Distribution, Identification, Landscape Setting, and Conservation of Rana kauffeldi in the Northeastern U.S.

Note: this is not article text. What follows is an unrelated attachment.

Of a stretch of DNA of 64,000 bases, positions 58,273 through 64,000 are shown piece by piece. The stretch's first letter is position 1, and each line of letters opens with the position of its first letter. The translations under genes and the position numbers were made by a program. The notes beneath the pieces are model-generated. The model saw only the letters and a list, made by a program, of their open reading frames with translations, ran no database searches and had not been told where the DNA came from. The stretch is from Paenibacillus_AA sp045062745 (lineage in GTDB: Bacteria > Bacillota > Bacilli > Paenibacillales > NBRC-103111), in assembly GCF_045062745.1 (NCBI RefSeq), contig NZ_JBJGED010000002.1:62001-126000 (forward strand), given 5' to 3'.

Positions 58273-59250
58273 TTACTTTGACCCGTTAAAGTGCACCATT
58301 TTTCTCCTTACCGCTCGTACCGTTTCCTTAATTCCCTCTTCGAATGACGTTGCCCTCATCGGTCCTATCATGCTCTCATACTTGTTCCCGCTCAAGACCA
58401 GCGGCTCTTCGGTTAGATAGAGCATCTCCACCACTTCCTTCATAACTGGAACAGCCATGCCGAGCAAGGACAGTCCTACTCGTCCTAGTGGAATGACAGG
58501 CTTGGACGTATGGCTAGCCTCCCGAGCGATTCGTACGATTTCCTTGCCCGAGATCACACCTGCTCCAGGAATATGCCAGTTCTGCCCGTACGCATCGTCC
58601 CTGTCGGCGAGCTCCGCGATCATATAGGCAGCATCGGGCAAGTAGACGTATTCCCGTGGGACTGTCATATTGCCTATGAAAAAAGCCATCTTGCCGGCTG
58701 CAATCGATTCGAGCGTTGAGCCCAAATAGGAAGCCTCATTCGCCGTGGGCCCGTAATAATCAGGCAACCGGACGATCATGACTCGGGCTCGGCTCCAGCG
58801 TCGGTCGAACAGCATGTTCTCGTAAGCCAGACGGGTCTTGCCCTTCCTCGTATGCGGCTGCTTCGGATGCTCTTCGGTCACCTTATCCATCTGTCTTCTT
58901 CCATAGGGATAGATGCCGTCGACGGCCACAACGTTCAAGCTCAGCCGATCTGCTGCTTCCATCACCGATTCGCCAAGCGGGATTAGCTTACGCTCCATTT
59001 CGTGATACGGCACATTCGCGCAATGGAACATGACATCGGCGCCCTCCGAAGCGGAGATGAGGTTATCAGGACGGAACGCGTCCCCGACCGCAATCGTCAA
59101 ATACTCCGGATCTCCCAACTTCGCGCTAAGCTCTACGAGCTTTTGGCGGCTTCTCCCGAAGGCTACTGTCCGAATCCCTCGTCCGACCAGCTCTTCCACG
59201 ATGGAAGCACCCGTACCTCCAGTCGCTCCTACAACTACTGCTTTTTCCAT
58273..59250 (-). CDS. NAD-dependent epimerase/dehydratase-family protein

Biological inventories aimed at enumerating a region’s species, combined with detailed natural history observation, can reveal evidence of cryptic species: overlooked species incorrectly grouped under a single taxonomic name. The identification of cryptic species raises fundamental questions about each species’ distribution, identification, and conservation status. Leopard frogs in the northeastern United States have faced this situation since the recent discovery of Rana (= Lithobates) kauffeldi, the Atlantic Coast leopard frog, as distinct from R. sphenocephala (southern leopard frog) and R. pipiens (northern leopard frog). Following on this discovery, the objectives of our study were to 1) Determine conclusively which leopard frog species occur presently and occurred historically in ten eastern U.S. states; 2) Refine the range of R. kauffeldi relative to the two other leopard frog species; 3) Map new, potentially reduced, ranges for the two congeners; 4) Assess the species’ conservation status, particularly in areas where R. kauffeldi is already known to be of concern; 5) Contrast multi-level habitat associations among the three species; and 6) Improve upon the separation of species using acoustic and morphological field characters to facilitate future inventory, monitoring, and status assessments of the new species.